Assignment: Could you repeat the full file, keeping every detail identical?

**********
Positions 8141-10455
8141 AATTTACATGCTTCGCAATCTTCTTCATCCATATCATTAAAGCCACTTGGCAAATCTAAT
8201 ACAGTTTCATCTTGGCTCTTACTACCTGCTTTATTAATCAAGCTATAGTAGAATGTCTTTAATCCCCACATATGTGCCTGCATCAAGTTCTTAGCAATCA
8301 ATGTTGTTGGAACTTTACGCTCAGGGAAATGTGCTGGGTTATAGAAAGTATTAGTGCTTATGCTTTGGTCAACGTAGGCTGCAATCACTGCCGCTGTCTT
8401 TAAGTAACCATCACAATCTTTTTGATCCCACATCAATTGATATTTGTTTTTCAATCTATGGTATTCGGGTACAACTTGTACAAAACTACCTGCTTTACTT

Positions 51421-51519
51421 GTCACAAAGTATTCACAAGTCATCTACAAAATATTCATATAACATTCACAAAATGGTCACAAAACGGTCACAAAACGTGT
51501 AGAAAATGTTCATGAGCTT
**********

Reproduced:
Positions 8141-10455
8141 AATTTACATGCTTCGCAATCTTCTTCATCCATATCATTAAAGCCACTTGGCAAATCTAAT
8201 ACAGTTTCATCTTGGCTCTTACTACCTGCTTTATTAATCAAGCTATAGTAGAATGTCTTTAATCCCCACATATGTGCCTGCATCAAGTTCTTAGCAATCA
8301 ATGTTGTTGGAACTTTACGCTCAGGGAAATGTGCTGGGTTATAGAAAGTATTAGTGCTTATGCTTTGGTCAACGTAGGCTGCAATCACTGCCGCTGTCTT
8401 TAAGTAACCATCACAATCTTTTTGATCCCACATCAATTGATATTTGTTTTTCAATCTATGGTATTCGGGTACAACTTGTACAAAACTACCTGCTTTACTT

Positions 51421-51519
51421 GTCACAAAGTATTCACAAGTCATCTACAAAATATTCATATAACATTCACAAAATGGTCACAAAACGGTCACAAAACGTGT
51501 AGAAAATGTTCATGAGCTT